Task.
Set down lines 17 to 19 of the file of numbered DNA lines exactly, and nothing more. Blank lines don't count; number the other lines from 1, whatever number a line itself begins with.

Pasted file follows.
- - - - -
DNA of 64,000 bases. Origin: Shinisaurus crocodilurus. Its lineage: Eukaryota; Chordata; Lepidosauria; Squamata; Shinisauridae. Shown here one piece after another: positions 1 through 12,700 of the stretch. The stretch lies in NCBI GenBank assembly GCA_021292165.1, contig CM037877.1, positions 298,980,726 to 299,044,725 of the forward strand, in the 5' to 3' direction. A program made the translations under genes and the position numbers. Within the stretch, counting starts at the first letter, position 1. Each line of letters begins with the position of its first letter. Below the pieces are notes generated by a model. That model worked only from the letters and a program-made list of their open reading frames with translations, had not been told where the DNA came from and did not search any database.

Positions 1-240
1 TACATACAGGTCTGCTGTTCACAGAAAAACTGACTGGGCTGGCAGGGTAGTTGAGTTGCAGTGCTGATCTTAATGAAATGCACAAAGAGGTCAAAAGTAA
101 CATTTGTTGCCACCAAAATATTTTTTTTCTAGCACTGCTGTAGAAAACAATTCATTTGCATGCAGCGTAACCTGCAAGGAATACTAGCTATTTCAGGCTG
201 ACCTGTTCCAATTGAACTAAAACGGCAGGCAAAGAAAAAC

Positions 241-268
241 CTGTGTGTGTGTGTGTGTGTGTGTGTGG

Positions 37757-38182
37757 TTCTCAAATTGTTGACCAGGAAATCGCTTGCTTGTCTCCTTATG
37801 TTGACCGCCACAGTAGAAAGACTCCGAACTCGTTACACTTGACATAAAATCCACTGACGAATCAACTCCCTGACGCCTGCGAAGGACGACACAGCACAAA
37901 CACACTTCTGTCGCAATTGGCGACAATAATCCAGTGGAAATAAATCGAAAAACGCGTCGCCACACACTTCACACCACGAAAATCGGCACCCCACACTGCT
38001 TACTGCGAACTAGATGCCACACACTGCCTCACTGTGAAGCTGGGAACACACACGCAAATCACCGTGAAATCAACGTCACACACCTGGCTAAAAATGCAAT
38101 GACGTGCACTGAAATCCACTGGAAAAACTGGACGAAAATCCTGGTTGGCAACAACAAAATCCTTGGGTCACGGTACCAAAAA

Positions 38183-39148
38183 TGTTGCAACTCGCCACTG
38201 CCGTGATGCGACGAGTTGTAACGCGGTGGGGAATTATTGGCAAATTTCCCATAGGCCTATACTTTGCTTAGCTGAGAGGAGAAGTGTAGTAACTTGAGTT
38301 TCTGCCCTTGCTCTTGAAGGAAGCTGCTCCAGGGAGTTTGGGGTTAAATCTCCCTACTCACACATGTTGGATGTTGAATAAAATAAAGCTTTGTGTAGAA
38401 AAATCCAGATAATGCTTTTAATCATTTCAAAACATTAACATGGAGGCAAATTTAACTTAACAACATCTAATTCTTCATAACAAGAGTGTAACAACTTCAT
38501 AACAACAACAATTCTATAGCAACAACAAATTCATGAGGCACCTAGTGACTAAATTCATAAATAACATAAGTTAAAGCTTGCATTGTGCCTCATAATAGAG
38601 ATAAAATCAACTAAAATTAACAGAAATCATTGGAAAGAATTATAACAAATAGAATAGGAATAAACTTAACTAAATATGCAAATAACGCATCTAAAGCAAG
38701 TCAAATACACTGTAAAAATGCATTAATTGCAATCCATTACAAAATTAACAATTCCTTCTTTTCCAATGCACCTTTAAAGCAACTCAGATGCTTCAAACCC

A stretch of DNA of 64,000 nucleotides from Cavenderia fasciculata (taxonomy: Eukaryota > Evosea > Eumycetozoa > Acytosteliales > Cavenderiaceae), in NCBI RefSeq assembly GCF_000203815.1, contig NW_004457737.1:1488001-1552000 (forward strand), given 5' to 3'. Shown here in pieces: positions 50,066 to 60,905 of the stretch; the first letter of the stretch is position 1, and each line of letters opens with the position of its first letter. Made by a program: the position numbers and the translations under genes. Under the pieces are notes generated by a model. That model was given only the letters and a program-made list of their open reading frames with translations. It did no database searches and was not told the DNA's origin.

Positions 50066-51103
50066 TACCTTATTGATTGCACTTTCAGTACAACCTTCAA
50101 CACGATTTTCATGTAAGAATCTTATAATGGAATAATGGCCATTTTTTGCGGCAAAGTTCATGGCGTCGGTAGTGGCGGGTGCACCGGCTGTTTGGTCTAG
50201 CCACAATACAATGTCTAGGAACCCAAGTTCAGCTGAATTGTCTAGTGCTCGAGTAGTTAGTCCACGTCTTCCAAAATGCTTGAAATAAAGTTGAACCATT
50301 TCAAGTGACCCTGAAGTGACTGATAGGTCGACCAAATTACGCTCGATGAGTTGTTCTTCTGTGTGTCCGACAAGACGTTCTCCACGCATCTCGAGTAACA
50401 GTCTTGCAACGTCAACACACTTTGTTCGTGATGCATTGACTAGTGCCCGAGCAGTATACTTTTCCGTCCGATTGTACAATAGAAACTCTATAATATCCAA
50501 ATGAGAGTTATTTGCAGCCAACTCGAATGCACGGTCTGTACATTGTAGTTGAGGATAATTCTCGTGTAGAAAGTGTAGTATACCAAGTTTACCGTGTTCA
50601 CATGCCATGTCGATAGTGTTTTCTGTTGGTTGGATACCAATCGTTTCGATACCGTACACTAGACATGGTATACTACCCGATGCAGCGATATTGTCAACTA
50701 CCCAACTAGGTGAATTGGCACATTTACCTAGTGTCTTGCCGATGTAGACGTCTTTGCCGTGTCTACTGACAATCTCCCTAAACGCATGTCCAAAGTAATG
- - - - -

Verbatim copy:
38301 TCTGCCCTTGCTCTTGAAGGAAGCTGCTCCAGGGAGTTTGGGGTTAAATCTCCCTACTCACACATGTTGGATGTTGAATAAAATAAAGCTTTGTGTAGAA
38401 AAATCCAGATAATGCTTTTAATCATTTCAAAACATTAACATGGAGGCAAATTTAACTTAACAACATCTAATTCTTCATAACAAGAGTGTAACAACTTCAT
38501 AACAACAACAATTCTATAGCAACAACAAATTCATGAGGCACCTAGTGACTAAATTCATAAATAACATAAGTTAAAGCTTGCATTGTGCCTCATAATAGAG